Getting into art shows does more than just build experience. In the long run, the process will help you bolster other key areas of art marketing, such as developing patronage and networking.
Cultivate Direct Patronage
A big part of marketing for artists relies on personal relationships. Whether it’s a spreadsheet, specialized software or an old-school notebook, you need to keep thorough track of your collectors. What did they buy? For how much? What do they like? Have they helped you make new sales or forge new relationships? Without overwhelming them, keep in touch with people you’ve sold to before, or with those who have expressed interest, via mailing lists or personal outreach regarding work that might suit their interests (and, as Agora Gallery reminds us, their budgets).
It’s through building these relationships that people who like your art become people who buy your art and those who buy your art become dedicated collectors of it. ArtBase can be a huge help here, cataloging detailed info for every single piece you sell and every person you do business with, and turning that business activity into an easily searchable information database.
Know Your Market
Another benefit of cultivating direct patronage is that it helps you develop a picture of what your specific market and local communities respond to. Collect feedback when you make a sale, or when you participate in a show, for instance. Take advantage of the website analytics that most web-hosting platforms offer to see what’s hitting and what’s not, and keep track of current bestsellers on markets like Etsy and Artsy. Pay attention to the successes of other artists in your experience, format and style brackets, not to mimic them creatively, but to get a handle on what’s working at the moment.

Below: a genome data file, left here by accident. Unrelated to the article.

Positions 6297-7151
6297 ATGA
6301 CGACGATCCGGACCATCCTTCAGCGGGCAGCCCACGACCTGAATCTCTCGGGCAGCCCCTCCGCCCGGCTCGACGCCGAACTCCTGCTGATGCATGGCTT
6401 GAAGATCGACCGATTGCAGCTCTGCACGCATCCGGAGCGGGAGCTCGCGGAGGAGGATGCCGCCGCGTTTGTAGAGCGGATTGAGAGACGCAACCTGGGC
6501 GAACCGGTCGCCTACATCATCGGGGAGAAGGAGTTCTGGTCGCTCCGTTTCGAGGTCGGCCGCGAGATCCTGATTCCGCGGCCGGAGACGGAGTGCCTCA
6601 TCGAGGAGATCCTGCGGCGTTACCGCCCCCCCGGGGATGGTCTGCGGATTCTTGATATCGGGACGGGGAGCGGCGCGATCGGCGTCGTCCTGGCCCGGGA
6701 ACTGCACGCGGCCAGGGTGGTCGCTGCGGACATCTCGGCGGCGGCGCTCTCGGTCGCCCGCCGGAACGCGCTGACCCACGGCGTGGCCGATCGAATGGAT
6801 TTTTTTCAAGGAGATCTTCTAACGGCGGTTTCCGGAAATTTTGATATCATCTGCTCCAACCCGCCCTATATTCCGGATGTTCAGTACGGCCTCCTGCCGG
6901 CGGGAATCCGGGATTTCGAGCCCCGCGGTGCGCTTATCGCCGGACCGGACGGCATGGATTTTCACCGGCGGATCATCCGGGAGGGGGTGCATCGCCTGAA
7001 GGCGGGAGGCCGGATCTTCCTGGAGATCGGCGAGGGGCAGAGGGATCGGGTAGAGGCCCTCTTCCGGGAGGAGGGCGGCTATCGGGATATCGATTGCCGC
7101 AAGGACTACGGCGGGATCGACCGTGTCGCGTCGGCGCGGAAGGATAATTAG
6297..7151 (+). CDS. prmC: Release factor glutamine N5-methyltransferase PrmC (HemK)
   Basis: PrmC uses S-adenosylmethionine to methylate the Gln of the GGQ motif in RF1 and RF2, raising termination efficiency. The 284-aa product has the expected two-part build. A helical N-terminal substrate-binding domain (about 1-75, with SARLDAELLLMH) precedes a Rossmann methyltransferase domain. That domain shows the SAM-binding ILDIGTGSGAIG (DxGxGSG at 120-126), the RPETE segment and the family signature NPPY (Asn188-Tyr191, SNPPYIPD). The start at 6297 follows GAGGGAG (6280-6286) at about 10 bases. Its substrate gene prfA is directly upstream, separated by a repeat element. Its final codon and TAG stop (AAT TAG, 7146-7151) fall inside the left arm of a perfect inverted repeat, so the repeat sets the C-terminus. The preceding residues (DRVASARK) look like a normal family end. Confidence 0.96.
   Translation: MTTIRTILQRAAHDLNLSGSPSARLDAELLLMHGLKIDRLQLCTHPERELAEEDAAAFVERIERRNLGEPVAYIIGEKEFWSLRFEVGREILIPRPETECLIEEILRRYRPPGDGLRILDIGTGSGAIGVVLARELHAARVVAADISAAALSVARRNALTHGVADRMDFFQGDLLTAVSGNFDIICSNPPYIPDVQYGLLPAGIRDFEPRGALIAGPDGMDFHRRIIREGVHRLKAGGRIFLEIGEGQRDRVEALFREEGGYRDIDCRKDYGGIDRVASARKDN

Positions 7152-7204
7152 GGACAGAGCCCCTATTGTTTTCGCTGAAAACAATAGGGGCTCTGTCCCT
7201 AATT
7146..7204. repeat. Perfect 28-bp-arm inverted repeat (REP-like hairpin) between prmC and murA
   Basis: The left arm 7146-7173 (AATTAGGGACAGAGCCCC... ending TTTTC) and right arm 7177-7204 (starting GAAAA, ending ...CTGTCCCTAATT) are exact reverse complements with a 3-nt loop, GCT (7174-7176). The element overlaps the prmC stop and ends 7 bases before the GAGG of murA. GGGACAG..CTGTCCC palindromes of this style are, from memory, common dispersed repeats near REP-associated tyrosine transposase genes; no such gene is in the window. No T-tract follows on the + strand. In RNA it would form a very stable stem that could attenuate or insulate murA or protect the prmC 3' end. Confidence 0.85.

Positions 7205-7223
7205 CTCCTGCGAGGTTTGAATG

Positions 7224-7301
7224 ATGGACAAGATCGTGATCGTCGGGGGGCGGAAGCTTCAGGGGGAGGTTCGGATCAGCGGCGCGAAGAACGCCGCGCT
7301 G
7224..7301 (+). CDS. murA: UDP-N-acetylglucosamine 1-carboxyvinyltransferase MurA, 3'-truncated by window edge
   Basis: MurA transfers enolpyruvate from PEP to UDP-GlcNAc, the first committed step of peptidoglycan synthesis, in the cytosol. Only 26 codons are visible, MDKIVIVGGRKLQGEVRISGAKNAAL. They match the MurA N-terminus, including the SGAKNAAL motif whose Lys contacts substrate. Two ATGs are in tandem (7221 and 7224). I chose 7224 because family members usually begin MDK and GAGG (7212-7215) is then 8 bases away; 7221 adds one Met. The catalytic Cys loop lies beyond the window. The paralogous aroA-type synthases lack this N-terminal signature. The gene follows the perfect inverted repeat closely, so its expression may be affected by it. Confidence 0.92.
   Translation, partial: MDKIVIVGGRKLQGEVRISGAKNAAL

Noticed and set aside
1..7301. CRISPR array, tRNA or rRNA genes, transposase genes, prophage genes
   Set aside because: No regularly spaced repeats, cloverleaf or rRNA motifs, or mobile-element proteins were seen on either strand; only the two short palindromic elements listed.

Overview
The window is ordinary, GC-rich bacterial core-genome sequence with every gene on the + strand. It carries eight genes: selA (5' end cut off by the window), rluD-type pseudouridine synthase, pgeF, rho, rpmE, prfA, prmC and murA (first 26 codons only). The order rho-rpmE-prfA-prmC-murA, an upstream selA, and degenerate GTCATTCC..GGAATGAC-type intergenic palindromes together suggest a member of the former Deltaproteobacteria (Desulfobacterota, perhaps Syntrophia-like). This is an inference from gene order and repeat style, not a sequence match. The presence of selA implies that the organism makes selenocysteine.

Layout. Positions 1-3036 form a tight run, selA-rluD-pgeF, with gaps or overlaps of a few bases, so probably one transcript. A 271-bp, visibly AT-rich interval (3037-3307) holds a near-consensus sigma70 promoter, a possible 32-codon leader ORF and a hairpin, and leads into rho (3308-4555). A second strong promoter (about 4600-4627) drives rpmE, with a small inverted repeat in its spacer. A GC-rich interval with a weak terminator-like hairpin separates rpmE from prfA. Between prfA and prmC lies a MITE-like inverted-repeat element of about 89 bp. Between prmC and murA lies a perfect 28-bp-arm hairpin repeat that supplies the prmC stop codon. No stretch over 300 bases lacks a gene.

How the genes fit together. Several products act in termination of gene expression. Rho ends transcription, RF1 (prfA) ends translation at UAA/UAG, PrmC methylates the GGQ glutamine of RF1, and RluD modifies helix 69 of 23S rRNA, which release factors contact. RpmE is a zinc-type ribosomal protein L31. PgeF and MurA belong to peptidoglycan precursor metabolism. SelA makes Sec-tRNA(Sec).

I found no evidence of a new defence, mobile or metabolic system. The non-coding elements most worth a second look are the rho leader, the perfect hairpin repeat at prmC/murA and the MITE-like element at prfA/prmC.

Put Yourself Out There (the Old-Fashioned Way)
When you feel safe and comfortable attending in-person events, attend those events. Online marketing is, of course, crucial for artists, but it’s easy to focus wholly on that aspect at the expense of analog social networking. Whether it’s an art fair, an opening reception, viewing party or exhibition, human beings love seeing faces, and they remember them. So put your face out there and become a part of the art community around you. If you don’t find it easy to socialize, it always pays to listen to everything and ask as many questions as you can.
Throughout your marketing journey, a few pillars apply to just about all aspects: Keep it consistent (in tone, cadence and output quantity), experiment, lean into what works, cull what doesn’t work, and always set and shoot for reasonable goals. Remember, marketing for artists isn’t a singular event — it’s a process, and one that comes more naturally over time.
Alongside experience as a graphic designer and on-set art director, Dan Ketchum is a northeast-LA-based culture, media and food writer of 12 years, with publishers including Ashford University, Salon.com, The Seattle Times and USA Today.